In what feels like another lifetime, I first visited the Dominican Republic now over a decade ago. It was all about unwinding and hitting the country’s northern most beaches in Puerto Plata. There, I rented a small bungalow and didn’t migrate very far from the nearby beaches where I ate fish and pineapple, brought to me by locals who came to my door with their freshest catch of the day at around 3. I lounged in hammocks, rented a bike to explore the coastline, read novels and swam in the sea for about four hours day. Rest assured, Puerto Plata is one spot in the Dominican Republic where you can get a whole lotta rest and relaxation however it is much more built up today than it was when I was there.
On my most recent trip, I headed in the opposite direction, to a region called PUNTA CANA, where the Atlantic meets the Caribbean. While it is all about large resorts and all-inclusive hotels in this area, which makes for a great family escape, you can find some smaller luxury properties in the area or rent your own private villa if you want to escape the crowds. Be sure to read my hotel and resort write-up on the area for some recommendations based on your needs and interests. Dream weddings are also often held here, largely because of Punta Cana’s renowned silky-fine white sand and beaches with coconut palms.
Punta Cana International Airport (PUJ) is the best-connected airport in the Caribbean and Central America, with flights from 26 countries. It also has a new highway which makes it easy to get out to the cultural attractions in La Romana, one of which is included in this guide. Punta Cana is also only two and a half hours from Santo Domingo, which makes it an easy day trip (also noted at the end of this guide, with some recommendations for what to see and do there). Golf lovers will appreciate its abundant golf courses and even though I didn’t hit one ball on this particular trip, I visited two courses. Cultural and music fans will want to mark March on their calendar, which is some of the best carnival in the Dominican Republic at Punta Cana Village. In addition to festivals and annual cultural festivities and events, there are some fun things to do in the sun and sand in the Dominican Republic’s Punta Cana. Below, check out my top ten picks based on my most recent adventure to this Caribbean hot spot.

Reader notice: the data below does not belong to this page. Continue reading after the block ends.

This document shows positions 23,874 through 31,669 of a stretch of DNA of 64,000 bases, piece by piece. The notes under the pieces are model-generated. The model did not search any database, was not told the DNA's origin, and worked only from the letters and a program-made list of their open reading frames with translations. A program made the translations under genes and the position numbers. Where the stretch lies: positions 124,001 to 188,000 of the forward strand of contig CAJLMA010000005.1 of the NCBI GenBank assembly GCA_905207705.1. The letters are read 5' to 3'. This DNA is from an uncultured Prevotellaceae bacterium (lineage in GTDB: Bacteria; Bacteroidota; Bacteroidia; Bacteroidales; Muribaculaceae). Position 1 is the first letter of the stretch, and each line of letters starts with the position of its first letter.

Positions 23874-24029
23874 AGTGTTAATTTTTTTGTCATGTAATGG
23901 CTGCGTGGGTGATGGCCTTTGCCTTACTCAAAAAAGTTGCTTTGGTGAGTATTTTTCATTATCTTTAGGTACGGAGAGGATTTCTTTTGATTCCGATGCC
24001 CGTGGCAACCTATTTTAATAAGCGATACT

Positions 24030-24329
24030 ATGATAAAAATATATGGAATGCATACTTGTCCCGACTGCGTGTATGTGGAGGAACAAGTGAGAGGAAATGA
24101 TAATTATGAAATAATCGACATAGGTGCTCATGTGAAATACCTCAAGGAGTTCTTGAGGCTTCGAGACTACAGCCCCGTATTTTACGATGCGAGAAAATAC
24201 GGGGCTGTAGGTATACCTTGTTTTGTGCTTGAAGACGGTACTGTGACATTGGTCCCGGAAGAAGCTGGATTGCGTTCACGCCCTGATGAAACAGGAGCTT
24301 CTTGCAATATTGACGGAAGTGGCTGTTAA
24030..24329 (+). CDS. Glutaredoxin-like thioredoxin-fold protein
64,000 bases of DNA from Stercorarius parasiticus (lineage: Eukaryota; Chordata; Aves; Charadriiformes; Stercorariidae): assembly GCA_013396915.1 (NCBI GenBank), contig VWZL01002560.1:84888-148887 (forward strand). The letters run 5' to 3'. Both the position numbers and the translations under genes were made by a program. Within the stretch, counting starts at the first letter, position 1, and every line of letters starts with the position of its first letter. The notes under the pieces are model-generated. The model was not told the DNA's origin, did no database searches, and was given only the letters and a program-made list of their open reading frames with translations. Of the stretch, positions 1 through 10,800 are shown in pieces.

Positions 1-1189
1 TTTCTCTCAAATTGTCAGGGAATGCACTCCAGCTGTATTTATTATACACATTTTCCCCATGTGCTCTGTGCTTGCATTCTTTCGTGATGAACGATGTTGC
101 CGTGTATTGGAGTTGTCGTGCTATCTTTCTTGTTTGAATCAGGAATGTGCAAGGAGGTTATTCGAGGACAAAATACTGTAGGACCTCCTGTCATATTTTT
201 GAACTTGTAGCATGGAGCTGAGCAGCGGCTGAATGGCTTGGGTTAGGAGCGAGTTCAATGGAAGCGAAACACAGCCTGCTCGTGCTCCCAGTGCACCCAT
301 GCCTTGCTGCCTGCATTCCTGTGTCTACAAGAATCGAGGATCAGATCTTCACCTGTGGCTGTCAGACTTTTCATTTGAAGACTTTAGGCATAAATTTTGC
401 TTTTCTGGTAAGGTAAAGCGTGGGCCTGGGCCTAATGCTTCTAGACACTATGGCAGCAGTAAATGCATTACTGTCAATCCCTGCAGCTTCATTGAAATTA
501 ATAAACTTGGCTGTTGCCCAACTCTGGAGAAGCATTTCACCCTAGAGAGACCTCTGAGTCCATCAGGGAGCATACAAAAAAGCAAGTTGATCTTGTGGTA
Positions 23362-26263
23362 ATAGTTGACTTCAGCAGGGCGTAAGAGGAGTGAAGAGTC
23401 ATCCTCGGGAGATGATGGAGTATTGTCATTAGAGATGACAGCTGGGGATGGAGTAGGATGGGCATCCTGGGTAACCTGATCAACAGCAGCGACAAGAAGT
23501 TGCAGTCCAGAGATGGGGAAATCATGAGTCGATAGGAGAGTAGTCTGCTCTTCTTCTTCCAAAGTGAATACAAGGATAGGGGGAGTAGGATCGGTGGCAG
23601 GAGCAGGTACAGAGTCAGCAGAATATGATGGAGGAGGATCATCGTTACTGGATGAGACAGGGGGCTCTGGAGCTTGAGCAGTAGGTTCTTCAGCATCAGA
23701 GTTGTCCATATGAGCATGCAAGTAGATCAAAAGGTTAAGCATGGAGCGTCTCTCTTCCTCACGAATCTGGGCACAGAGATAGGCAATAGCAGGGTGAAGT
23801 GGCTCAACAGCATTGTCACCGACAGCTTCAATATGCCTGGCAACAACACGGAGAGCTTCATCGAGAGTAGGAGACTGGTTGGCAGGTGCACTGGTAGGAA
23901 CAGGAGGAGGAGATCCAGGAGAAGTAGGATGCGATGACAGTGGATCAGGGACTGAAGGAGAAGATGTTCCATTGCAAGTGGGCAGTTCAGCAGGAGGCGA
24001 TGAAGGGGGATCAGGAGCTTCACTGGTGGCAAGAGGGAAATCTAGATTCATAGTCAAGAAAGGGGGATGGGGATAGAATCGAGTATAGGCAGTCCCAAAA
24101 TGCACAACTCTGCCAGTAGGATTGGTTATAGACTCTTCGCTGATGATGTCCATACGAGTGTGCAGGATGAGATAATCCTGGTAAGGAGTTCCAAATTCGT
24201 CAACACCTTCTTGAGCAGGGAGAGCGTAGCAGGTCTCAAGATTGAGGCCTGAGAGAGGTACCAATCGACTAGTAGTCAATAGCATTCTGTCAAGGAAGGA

With these choices, how can you go wrong? I cover eco-tourism with Laguna de Bavaro and beautiful nature reserves, a day on a Private Yacht, Spa Time at Land & at Sea, a visit to Saona Island, Eating & Drinking your way along the coast, where to get Pool Time, Ballooning over sugar plantations near Verona, Getting a culture fix at Altos de Chavron, a replica of a 16th century village in nearby La Romana, Pristine Beaches and Sunset Walks, and lastly, exploring sites, museums, churches and architecture on a day trip to historical Santo Domingo. Below, is the Punta Cana Resort & Club taken from above.
Photo credit: PuntaCana.com.
Laguna de Bavaro, Nature Reserves & Adventure Parks
If you have kids in tow, there are adventure parks, zip lining, and several companies offer off-road adventures inland and to off-the-beaten-track beaches on monster trucks, jeeps, 4-wheel motorbikes or buggies. Nature seekers will love the fact that they support eco-tourism. Starting with a nature reserve located inside the Puntacana Resort & Club, you’ll be able to explore trails that meander through tropical forests around 12 lagoons, most of which are swimmable. There is even one with a diving platform. The Segway tour to this attraction includes a visit to the Puntacana Ecological Foundation with their beekeeping and worm composting projects.
In the ever so lush Laguna de Bavaro, you can go kayaking, take small boat rides, take a hike or go bird watching through mangroves and wetlands in an protected area. The lagoon alone covers 1.15 square miles in size and is incredibly beautiful and pristine.
Photo credit: Panoramio
Below, Laguna Bavaro from above.
Photo credit: Turismo Azul
Bavaro Adventure Park is the area’s newest entertainment park with skywalker, skydiver, zorbing, CrazyBall, Segway tours, pirate ship, climbing garden, bungee trampoline jumping, paintball, and an animatronic dinosaur park, all great options if you’re traveling with kids.
Rent a Private Yacht
There’s no better sense of independence and owning your own schedule than to rent your own boat with a captain and crew. Punta Cana Yacht Charters offer the largest selection of private yacht charters, boat rentals, catamaran rentals, and fishing charters in Punta Cana. Some of these boats and catamarans go out on daily excursions and some are only available for private charters but they have options for dinner and lunch on the beach, at private beach clubs and/or waterfront restaurants, extra hours, snorkeling and swimming off the boat. They also offer a variety of national alcoholic drinks and top shelf drinks, along with snacks, hors d’oeuvres and cakes for special occasions. It was a fabulous way to spend the afternoon, from relaxing on the front deck and meditating with the breeze blowing in our faces to sipping champagne and swimming off the boat in shallow waters. I’ll let the pictures tell the rest of the story….
Our captain also knew how to walk with a bottle of champagne on his head — opened!
Inna, Jenn and I take time for a l’il breathing and meditation on the front of the boat.